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Improved Stability and Smart-Material Functionality Realized in an Energetic Cocrystal.

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DOI: 10.1002/ange.201104164
Energetic Materials
Improved Stability and Smart-Material Functionality Realized in an
Energetic Cocrystal**
Onas Bolton and Adam J. Matzger*
Though energetic compounds, and explosives in particular,
represent some of the most influential materials in human
history, their modern evolution has been relatively slow.
Aside from being hindered by the inherent dangers of the
field, improving on the state-of-the-art is difficult as novel
energetic materials (energetics) must achieve a challenging
combination of properties including high explosive power,
high stability, and low cost. Moreover, explosive power is
highly dependent on solid-state density, and though chemical
structures with high energies can be designed, engineering
their crystal structures is not possible. In fact, crystal structure
prediction, a problem closely related to crystal engineering, is
fraught with challenges.[1] This is especially so for compounds
with nitro groups,[2] a common moiety among energetic
Though an admirable amount of work has gone into the
discovery of novel compounds with high chemical potential
energy,[3] few of these materials have proven viable for
explosives applications. Work to improve the material properties of existing energetics has focused primarily on exploring
polymorphism in hopes to find more dense or less sensitive
forms.[4] This approach is attractive because it allows one to
improve energetic compounds without the daunting task of
implementing new, safe, and scalable chemistry. This advantage is present in another approach that is only starting to
garner interest in solid-state energetics research: cocrystallization.[5]
Until recently, cocrystallization had been absent from the
literature as a method for energetic solid form engineering
despite its current success in engineering solid forms of
pharmaceuticals.[6] This imbalance is perhaps due to the
chemical differences distinguishing energetics and pharmaceuticals. Most active pharmaceutical ingredients feature
polar groups that are rich in predictable interactions conducive to cocrystal formation: primarily hydrogen bonding.[7, 8] Energetics, in contrast, are defined primarily by nitro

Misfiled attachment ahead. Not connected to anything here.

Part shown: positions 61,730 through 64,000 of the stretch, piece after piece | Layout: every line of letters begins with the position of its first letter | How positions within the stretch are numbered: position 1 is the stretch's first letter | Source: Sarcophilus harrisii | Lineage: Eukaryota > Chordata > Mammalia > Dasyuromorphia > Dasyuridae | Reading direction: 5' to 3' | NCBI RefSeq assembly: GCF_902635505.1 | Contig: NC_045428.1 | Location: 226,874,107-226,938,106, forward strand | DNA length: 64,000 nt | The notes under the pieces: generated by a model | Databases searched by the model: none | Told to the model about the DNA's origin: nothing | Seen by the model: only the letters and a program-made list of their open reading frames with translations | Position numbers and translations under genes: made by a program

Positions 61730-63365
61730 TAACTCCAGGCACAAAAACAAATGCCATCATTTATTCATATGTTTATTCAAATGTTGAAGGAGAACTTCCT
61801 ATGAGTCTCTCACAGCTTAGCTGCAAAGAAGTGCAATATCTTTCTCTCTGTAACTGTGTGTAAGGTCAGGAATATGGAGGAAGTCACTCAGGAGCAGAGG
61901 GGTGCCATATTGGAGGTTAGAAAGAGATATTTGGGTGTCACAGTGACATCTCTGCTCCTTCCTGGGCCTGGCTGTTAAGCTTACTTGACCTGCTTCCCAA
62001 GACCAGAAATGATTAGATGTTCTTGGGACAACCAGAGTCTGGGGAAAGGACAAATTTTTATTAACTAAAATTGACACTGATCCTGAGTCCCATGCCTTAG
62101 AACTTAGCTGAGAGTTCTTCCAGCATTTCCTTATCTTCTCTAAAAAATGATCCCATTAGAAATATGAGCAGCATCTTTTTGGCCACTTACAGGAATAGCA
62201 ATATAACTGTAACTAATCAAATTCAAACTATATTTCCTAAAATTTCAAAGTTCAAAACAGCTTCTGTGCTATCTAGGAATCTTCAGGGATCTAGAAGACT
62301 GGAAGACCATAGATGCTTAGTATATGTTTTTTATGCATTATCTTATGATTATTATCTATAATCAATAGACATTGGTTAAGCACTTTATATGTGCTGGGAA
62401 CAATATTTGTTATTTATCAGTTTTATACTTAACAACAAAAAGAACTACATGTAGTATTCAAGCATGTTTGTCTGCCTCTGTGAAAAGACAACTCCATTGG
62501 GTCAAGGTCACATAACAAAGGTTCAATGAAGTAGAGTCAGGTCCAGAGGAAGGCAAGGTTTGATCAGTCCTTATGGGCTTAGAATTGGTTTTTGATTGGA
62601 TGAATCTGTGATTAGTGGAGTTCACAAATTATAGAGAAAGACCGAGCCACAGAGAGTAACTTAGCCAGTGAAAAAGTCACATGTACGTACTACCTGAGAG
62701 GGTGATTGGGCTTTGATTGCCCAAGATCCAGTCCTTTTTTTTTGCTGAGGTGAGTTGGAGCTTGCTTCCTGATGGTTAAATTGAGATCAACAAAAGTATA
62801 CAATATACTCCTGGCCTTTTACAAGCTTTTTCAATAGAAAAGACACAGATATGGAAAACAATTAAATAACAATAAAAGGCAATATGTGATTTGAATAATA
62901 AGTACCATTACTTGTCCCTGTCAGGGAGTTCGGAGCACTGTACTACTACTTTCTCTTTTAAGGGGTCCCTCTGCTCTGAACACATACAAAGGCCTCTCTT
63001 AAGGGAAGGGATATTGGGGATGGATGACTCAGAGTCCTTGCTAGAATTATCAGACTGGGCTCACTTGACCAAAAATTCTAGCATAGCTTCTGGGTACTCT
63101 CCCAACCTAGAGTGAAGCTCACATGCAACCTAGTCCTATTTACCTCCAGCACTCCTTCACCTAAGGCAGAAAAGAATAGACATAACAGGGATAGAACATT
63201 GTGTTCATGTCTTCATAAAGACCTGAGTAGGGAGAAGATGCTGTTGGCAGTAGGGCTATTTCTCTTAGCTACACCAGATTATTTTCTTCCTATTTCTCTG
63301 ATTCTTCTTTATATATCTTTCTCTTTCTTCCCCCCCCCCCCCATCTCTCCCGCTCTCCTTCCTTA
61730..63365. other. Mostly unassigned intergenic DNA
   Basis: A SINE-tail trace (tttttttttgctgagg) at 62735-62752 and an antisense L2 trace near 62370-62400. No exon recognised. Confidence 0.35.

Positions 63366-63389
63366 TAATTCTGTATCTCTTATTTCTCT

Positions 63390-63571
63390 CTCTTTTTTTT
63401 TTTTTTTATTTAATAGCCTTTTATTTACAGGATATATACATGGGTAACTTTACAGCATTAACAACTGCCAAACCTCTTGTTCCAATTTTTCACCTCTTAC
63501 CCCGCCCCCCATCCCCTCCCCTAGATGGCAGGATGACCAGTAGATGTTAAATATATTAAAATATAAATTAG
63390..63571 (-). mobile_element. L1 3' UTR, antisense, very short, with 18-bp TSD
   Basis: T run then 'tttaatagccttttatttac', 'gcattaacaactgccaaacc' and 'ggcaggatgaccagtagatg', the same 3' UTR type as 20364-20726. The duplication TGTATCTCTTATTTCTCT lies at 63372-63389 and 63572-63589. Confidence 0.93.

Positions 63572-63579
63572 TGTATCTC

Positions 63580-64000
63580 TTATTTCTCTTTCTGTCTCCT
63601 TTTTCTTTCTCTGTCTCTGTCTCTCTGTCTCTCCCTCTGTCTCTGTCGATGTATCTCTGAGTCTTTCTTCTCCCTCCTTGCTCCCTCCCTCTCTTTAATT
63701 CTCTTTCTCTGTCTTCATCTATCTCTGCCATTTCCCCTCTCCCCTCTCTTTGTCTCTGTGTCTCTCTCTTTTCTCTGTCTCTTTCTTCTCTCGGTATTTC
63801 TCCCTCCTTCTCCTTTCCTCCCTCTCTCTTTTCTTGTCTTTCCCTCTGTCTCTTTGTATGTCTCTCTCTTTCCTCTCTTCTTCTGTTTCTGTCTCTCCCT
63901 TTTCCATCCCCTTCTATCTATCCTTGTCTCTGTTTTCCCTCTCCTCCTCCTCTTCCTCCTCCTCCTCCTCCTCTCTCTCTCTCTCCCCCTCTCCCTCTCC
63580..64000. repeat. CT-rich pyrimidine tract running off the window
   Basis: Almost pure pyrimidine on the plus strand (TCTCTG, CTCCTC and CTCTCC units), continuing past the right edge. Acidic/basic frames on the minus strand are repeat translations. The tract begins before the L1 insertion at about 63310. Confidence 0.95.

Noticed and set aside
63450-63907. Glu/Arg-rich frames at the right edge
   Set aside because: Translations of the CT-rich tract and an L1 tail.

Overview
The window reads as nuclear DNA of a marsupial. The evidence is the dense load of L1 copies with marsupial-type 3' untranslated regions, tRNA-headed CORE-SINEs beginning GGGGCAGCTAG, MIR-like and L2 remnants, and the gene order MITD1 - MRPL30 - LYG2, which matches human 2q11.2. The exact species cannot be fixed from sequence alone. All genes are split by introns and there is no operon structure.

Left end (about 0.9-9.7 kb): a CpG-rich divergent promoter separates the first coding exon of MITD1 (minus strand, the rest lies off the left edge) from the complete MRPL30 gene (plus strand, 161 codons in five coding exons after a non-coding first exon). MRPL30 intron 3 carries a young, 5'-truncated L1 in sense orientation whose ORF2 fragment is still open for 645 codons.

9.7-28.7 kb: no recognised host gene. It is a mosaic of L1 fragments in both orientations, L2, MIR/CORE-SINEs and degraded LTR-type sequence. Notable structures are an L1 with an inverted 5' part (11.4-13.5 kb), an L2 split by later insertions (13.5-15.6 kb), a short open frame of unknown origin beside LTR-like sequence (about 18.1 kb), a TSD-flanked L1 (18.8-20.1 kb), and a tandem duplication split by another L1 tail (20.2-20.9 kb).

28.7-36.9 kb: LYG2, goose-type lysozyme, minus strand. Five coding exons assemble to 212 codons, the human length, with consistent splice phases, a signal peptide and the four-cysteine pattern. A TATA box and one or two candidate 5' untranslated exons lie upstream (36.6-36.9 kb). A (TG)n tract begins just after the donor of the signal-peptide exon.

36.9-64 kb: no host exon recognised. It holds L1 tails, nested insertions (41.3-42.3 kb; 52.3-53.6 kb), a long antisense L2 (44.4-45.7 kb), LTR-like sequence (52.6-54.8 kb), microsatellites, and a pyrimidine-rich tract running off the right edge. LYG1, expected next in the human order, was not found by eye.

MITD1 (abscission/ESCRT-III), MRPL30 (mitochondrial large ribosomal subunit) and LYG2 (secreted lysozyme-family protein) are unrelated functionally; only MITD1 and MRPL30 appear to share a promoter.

groups, a solitary moiety that offers very few predictable
interactions sufficiently strong or versatile to be useful in
cocrystal design.[9]
[*] Dr. O. Bolton, Prof. A. J. Matzger
Department of Chemistry and the Macromolecular Engineering
Program, University of Michigan
Ann Arbor, MI 48109-1055 (USA)
[**] This work was supported by the Defense Threat Reduction Agency
(HDTRA1-09-1-0033). We thank the China Lake Naval Air Weapons
Station for CL-20.
Supporting information for this article is available on the WWW
Recently, we demonstrated that cocrystallization can be
used to generate novel solid forms of energetic materials by
presenting seventeen cocrystals containing 2,4,6-trinitrotoluene (TNT).[10] Though the work proved the viability of
cocrystallization to increase density and improve thermal
stability in energetic materials, these improvements were
achieved to the detriment of explosive power. When cocrystallized with a non-energetic compound, as was the case with
these TNT cocrystals, the energetic component inevitably
sees its explosive power diluted. Several measureable material properties are improved, but the resultant cocrystals are
not viable explosives. Moreover, all of these cocrystals were
formed by p–p stacking, a synthon available to the aromatic
class of energetics, but not to the broader and more powerful
non-aromatic class. Therefore, it remains unclear if energeticenergetic cocrystals can be realized based solely upon C H
and nitro-group interactions.
Presented here is an energetic–energetic cocrystal composed of 2,4,6,8,10,12-hexanitro-2,4,6,8,10,12-hexaazaisowurtzitane (CL-20) and TNT in a 1:1 molar ratio (1,
Figure 1). CL-20 is a relatively new energetic compound
Figure 1.
developed by the United States Navy.[11] A non-aromatic
cyclic nitramine, it features high density, high detonation
velocity (one measure of explosive power), and favorable
oxygen balance. Disadvantages include high production costs
and high sensitivity (it detonates readily when subjected to
physical impact).[12] These issues have slowed the introduction
of CL-20 into explosives applications, failing to meet cost and
safety standards set by its cyclic nitramine cousins 1,3,5trinitroperhydro-1,3,5-triazine (RDX) and octahydro-1,3,5,7tetranitro-1,3,5,7-tetrazocine (HMX),[13] two energetics that
are long established and widely used explosives. Contrasting